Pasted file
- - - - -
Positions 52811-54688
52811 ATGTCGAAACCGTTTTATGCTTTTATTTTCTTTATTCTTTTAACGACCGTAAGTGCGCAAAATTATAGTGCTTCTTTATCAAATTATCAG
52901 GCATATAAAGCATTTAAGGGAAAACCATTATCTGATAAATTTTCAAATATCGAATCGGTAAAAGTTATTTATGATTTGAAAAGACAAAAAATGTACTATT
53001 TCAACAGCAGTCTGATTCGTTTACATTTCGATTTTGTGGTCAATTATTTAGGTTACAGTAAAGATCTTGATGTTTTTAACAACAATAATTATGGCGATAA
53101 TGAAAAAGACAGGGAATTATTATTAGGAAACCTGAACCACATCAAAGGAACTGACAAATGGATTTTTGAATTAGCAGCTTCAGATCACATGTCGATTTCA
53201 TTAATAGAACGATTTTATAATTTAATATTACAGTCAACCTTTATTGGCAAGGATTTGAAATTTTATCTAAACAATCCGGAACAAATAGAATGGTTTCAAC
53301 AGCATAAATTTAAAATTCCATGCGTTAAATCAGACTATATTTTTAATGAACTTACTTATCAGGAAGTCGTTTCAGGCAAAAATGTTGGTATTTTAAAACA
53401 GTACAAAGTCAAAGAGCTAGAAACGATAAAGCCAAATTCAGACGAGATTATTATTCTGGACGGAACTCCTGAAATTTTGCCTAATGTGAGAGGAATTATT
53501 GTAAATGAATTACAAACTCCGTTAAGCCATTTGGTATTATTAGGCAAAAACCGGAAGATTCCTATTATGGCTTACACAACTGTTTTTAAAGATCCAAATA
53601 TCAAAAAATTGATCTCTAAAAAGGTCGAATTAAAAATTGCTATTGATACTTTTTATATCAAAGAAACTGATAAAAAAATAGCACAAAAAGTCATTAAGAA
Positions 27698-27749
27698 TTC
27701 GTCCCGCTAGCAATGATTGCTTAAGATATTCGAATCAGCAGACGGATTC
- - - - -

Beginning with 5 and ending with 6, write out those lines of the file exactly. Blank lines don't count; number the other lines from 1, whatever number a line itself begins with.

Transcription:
53101 TGAAAAAGACAGGGAATTATTATTAGGAAACCTGAACCACATCAAAGGAACTGACAAATGGATTTTTGAATTAGCAGCTTCAGATCACATGTCGATTTCA
53201 TTAATAGAACGATTTTATAATTTAATATTACAGTCAACCTTTATTGGCAAGGATTTGAAATTTTATCTAAACAATCCGGAACAAATAGAATGGTTTCAAC